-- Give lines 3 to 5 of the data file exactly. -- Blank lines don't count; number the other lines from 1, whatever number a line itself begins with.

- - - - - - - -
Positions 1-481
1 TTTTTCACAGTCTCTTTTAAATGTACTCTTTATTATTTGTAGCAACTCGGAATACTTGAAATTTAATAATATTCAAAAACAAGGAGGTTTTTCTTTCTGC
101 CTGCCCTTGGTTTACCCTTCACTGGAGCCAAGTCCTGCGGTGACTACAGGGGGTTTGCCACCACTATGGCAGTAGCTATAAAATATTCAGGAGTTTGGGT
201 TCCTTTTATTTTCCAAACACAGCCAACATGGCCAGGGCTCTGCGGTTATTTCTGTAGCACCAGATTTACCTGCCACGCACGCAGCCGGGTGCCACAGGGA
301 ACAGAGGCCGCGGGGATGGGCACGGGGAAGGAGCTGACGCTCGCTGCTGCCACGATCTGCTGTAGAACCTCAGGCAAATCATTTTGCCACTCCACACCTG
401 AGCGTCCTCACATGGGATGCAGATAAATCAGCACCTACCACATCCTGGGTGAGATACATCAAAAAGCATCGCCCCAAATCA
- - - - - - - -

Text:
101 CTGCCCTTGGTTTACCCTTCACTGGAGCCAAGTCCTGCGGTGACTACAGGGGGTTTGCCACCACTATGGCAGTAGCTATAAAATATTCAGGAGTTTGGGT
201 TCCTTTTATTTTCCAAACACAGCCAACATGGCCAGGGCTCTGCGGTTATTTCTGTAGCACCAGATTTACCTGCCACGCACGCAGCCGGGTGCCACAGGGA
301 ACAGAGGCCGCGGGGATGGGCACGGGGAAGGAGCTGACGCTCGCTGCTGCCACGATCTGCTGTAGAACCTCAGGCAAATCATTTTGCCACTCCACACCTG